The Highway to Hell: U.S. & Israel Move to Remake Middle East (Indypendent)
31 Jul 2006 02:08 GMT
There would be no need for a U.S. military presence in the Middle East today if not for the oil. Israel’s role is to keep the Arab nations divided and eliminate any threat to its regional dominance. That’s what it did in ’67 against Egypt , in ’82 against Syria and in ’81 with the bombing of Iraq’s nuclear reactor. Israel’s history from 1948 also negates the myth of “Israel the victim.” With the exception of the ’73 war it has been the aggressor every time.
It’s wildfire season in the Middle East. Once again, brushfires have merged into a conflagration, threatening the entire region. But there are no firefighters rushing to the rescue, just pyromaniacs in Washington and Tel Aviv stoking the blaze.
By itself, the United States – armer and funder of Israel – could stop the collective punishment of Palestine and Lebanon. But the White House opted instead to block calls to halt Israel’s assault, and had Secretary of State Condoleezza Rice egg on Israel by saying a ceasefire had to be “sustainable,” a message to continue bombing until Hezbollah is destroyed. (As journalist Pepe Escobar notes, this would be tantamount to eliminating Hezbollah’s base – 1.5 million Lebanese Shiites.)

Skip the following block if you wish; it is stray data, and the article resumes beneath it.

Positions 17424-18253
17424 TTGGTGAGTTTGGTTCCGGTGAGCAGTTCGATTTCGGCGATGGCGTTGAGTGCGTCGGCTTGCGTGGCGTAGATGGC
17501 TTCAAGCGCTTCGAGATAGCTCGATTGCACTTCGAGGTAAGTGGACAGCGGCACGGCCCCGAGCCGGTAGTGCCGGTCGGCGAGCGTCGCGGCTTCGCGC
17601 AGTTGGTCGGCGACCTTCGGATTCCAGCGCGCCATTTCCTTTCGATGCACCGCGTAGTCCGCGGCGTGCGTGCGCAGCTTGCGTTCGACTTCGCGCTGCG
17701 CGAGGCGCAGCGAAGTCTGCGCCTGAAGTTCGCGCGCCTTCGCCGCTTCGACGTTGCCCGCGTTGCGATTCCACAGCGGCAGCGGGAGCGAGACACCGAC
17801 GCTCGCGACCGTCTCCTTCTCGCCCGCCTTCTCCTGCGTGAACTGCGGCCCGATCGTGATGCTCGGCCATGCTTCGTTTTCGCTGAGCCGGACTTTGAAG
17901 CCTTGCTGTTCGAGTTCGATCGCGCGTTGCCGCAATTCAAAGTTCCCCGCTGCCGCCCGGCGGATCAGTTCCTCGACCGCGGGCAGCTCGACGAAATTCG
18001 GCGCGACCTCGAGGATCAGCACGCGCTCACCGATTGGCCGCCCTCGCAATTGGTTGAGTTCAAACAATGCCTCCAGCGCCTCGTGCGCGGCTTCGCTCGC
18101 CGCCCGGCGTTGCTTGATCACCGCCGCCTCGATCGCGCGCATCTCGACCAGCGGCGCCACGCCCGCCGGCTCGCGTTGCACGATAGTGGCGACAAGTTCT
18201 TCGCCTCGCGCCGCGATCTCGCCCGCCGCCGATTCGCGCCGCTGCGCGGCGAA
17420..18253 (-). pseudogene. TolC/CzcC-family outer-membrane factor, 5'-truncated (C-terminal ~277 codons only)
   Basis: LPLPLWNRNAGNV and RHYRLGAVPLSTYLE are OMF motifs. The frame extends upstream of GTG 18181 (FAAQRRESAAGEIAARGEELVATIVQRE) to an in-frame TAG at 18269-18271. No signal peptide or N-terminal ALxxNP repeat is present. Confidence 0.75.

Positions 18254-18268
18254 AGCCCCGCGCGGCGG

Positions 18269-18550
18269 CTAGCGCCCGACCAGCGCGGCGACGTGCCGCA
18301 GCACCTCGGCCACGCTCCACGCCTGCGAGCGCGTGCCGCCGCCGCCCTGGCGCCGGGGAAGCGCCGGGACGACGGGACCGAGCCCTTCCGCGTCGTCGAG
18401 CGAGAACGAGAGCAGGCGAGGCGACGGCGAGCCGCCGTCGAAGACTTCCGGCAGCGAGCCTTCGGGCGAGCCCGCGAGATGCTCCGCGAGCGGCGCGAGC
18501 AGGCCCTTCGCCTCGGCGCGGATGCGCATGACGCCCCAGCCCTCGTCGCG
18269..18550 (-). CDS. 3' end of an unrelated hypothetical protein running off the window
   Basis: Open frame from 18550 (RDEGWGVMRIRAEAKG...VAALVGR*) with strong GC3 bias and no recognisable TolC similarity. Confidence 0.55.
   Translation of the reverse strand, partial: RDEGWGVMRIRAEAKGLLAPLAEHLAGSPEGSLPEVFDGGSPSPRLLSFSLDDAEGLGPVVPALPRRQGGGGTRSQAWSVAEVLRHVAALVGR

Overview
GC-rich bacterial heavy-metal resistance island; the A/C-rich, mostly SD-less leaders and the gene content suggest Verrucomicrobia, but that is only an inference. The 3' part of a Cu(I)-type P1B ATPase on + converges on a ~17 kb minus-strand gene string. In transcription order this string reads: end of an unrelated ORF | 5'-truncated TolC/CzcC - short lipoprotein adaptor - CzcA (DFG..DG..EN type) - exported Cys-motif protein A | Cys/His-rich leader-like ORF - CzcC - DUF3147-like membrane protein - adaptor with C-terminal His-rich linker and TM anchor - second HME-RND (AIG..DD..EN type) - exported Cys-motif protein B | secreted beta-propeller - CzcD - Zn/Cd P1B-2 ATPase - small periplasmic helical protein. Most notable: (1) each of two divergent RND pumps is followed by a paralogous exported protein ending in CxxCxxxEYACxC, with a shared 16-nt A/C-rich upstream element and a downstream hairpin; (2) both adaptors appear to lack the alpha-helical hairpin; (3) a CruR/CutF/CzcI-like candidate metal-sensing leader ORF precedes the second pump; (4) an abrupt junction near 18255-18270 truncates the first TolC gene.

The dismemberment of Lebanon is not about retrieving two captured soldiers, any more than invading Iraq was about Sept. 11. The United States and Israel are trying to redraw the geo-political map.
For the United States, “the broader goal is to strangle the axis of Hezbollah, Hamas, Syria and Iran,” noted the Washington Post.
Time Magazine added further insight: “Iran provides crucial support to Syria, Hamas and Hezbollah, the three Arab players most visibly defying American and Israeli designs for the Middle East.”
What are those designs? The same they’ve been since President Roosevelt met King Ibn Saud of Saudi Arabia in 1945 and struck a deal of military support and aid for the medieval kingdom in exchange for access to its oil.
For more, click here